Announcing a New Partnership with the Lavazza Foundation: Training survivors on growing, roasting coffee as a livelihoods opportunity

The Panzi Foundation is proud to announce a new partnership with the Lavazza Foundation to train survivors of sexual violence in the Democratic Republic of Congo (DRC) on cultivating and roasting coffee beans. This will serve as a job-skills opportunity that survivors can choose to be trained on as part of Panzi’s socio-economic reintegration pillar.

Because of the societal stigma associated with rape in the DRC, many survivors are unable to return to their homes or communities following their assault. And for some who may have been assaulted as part of militia-organized violence, they may no longer have a village or home to return to. Thus, survivors need skills and resources to be able to provide for themselves after they leave Panzi’s care. Panzi’s socio-economic pillar is designed to provide them with a diverse range of activities to be trained in, in order to meet market demand of the communities they choose to reintegrate into (rural, peri-urban, urban, etc.).

The addition of coffee cultivating as part of Panzi’s agronomic activities will complement both rural and urban markets, as some survivors will learn how to grow and harvest coffee for purchase by commercial buyers, while others will learn how to roast green coffee for consumption. The overall goal of the project is to sell coffee that has been grown by, harvested by, roasted by, and packaged by survivors of sexual violence. The profits from the coffee that is eventually sold will be reinvested back into the sustainability and replication of the project, all while supporting the livelihoods of survivors.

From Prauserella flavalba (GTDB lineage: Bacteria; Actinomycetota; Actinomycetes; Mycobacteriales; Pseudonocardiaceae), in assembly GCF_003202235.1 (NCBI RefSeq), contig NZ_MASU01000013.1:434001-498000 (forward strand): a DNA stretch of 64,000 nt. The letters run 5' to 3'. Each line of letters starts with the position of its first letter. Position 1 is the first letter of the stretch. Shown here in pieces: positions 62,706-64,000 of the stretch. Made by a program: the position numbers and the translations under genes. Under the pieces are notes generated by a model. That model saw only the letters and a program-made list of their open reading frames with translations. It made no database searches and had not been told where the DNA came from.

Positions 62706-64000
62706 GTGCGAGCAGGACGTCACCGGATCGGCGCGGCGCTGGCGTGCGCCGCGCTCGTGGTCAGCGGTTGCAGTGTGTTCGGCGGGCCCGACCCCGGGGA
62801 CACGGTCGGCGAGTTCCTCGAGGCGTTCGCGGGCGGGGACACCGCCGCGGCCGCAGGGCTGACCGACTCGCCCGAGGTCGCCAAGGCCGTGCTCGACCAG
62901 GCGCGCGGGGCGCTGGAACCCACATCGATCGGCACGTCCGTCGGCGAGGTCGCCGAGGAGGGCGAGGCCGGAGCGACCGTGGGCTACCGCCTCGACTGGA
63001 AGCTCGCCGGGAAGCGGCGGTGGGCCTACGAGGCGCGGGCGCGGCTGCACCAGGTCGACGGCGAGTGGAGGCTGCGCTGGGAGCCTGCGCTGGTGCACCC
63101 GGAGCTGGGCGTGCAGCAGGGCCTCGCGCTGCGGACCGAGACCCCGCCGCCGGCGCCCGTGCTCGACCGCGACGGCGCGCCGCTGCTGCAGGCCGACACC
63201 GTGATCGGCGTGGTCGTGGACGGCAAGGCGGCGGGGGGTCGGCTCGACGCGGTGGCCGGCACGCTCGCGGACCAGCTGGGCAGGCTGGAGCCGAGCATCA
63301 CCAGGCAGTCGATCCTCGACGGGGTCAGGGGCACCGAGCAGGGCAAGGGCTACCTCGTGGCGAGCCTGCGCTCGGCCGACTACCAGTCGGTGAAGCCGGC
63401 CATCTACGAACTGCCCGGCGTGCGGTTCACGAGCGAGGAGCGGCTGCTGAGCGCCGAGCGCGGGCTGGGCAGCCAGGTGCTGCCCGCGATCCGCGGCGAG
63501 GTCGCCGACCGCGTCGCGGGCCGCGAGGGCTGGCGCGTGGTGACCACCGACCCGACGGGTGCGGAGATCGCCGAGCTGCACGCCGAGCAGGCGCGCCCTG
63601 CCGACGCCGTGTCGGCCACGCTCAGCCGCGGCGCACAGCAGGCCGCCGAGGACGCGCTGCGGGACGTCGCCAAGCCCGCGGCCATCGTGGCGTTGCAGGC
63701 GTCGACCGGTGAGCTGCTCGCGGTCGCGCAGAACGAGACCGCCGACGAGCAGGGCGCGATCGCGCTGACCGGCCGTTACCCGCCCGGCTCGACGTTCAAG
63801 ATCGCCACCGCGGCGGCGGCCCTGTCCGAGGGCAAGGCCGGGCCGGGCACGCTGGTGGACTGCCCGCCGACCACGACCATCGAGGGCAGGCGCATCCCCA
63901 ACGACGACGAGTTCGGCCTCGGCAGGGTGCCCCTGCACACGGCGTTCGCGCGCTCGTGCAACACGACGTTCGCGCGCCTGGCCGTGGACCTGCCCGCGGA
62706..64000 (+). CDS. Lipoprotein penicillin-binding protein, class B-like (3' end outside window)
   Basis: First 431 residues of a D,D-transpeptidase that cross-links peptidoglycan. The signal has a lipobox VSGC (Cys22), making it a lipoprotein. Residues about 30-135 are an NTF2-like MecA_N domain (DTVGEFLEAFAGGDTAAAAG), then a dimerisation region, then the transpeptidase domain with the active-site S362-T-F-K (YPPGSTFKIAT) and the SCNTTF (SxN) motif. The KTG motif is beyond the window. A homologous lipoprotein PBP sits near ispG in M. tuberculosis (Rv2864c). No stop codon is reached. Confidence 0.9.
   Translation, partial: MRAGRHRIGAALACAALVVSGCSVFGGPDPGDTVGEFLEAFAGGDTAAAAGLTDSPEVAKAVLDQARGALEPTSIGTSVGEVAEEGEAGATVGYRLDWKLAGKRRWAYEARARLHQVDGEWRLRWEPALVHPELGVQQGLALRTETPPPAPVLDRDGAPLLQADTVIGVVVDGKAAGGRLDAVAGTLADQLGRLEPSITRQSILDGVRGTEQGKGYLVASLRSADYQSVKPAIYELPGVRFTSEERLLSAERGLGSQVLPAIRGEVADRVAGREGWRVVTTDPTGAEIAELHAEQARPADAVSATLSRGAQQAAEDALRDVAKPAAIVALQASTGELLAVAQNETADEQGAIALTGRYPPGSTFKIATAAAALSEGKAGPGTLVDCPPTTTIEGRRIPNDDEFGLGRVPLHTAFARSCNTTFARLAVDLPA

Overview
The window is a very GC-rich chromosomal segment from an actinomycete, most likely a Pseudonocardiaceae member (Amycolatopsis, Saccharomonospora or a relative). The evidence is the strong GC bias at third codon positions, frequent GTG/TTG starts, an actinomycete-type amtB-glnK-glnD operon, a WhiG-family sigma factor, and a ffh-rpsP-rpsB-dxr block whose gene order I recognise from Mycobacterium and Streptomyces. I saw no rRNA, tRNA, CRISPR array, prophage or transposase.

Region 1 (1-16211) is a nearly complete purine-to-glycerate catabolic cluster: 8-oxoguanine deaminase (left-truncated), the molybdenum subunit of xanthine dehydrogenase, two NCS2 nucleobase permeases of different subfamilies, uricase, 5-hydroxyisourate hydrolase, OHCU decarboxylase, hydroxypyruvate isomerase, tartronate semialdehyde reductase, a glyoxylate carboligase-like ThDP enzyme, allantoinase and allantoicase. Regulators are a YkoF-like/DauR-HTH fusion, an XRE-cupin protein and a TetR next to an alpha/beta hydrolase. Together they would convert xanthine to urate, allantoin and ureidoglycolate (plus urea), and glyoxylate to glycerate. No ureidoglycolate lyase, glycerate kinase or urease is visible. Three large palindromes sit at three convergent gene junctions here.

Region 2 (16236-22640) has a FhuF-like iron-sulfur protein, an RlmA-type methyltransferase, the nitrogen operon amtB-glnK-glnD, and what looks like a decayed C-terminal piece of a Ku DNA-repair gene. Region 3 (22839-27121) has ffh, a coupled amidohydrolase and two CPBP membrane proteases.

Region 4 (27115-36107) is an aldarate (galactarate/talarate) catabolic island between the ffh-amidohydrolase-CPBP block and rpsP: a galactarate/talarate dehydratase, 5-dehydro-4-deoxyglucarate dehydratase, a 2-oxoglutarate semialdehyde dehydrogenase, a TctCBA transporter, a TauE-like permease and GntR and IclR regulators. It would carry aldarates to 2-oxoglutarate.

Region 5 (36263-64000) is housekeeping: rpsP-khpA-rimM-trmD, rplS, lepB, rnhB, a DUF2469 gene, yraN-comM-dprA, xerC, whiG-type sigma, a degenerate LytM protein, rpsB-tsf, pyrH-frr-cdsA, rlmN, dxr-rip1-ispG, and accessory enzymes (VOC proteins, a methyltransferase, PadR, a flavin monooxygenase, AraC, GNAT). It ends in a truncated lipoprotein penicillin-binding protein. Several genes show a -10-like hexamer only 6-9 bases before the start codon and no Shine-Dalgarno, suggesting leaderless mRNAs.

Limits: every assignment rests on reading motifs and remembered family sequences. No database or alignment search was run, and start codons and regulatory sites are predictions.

However, because it can take three years or more for new coffee plants to mature to the point that they are ready to be harvested, while one cohort of survivors learns the agronomics, another cohort of survivors will learn roasting green coffee purchased from another supplier in tandem. That way, progress and profits from coffee “roasted by” survivors can still be made in the interim period while Panzi’s coffee plants are maturing.

The Panzi Foundation is grateful for the support of the Lavazza Foundation to make this project a reality. Since 2004, the Lavazza Foundation has financed and supported 32 projects in 20 countries and 3 continents, the benefits of which are felt by over 146,000 coffee-growers. One aim shared by all of the programs is the development of sustainable entrepreneurship, to bring about an improvement in the living conditions of the entire community. The partnership with Panzi will be the Lavazza Foundation’s first project in the Democratic Republic of Congo.

The Lavazza Foundation supports the autonomy of local communities by emphasizing the value of female workers involving the younger generations. It encourages good agricultural practices in order to improve crop yields and coffee quality, and promotes the introduction of technological tools as a means to counter the effects of climate change.

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